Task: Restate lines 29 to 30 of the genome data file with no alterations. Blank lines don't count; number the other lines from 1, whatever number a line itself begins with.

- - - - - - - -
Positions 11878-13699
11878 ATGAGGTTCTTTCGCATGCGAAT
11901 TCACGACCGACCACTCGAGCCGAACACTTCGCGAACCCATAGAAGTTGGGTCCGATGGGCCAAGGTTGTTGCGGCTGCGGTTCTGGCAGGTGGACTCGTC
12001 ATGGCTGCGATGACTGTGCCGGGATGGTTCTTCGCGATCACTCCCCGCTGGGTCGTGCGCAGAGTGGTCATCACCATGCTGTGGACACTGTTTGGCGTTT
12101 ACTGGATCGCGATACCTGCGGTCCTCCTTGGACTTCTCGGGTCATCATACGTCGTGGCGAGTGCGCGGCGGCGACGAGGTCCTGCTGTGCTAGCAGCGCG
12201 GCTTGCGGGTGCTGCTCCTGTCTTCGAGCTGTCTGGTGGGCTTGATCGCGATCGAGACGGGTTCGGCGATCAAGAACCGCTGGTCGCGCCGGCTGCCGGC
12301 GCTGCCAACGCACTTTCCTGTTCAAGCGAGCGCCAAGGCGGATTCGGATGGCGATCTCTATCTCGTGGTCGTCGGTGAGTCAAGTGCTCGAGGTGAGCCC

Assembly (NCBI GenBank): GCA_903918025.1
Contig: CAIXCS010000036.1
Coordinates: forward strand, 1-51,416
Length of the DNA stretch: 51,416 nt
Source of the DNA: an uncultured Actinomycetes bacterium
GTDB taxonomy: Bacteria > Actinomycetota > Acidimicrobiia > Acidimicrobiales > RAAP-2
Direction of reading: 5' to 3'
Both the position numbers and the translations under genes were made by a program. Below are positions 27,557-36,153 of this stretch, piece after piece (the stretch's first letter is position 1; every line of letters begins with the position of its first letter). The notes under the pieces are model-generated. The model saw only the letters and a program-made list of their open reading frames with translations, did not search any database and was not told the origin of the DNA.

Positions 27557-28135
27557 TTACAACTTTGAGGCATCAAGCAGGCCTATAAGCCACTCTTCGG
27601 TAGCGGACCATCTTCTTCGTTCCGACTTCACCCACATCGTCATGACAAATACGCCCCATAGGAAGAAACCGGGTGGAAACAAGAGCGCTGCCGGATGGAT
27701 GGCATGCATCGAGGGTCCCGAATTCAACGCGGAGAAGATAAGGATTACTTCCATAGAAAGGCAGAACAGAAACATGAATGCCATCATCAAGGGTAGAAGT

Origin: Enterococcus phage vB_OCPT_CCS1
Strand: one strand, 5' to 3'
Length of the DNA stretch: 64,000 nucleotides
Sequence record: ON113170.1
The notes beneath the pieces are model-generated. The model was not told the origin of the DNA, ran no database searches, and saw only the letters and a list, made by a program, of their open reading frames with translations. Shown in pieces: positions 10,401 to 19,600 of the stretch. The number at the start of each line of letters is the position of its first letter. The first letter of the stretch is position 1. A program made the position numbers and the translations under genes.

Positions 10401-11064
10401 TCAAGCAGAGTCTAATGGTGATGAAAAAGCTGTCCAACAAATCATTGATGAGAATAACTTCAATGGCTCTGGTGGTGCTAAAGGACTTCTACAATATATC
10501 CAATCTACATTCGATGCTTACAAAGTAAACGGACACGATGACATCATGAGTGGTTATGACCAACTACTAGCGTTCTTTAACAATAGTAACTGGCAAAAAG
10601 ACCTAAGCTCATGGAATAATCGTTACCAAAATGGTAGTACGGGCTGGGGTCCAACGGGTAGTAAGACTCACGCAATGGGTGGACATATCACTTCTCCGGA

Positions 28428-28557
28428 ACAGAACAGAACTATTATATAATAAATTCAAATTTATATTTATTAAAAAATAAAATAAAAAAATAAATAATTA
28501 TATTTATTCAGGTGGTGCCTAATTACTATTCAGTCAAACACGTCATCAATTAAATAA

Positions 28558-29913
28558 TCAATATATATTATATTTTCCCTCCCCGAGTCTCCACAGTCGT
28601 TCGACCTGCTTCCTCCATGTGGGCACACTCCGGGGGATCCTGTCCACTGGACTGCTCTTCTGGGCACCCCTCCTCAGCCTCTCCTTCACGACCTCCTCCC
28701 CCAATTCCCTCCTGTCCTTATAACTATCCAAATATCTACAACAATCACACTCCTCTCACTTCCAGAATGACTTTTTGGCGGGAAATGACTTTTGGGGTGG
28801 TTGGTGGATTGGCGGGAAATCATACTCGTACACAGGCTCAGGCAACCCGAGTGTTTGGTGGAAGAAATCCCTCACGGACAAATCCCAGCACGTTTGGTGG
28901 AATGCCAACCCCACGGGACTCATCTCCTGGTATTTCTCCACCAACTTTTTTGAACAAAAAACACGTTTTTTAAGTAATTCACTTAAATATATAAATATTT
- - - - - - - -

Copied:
Positions 28428-28557
28428 ACAGAACAGAACTATTATATAATAAATTCAAATTTATATTTATTAAAAAATAAAATAAAAAAATAAATAATTA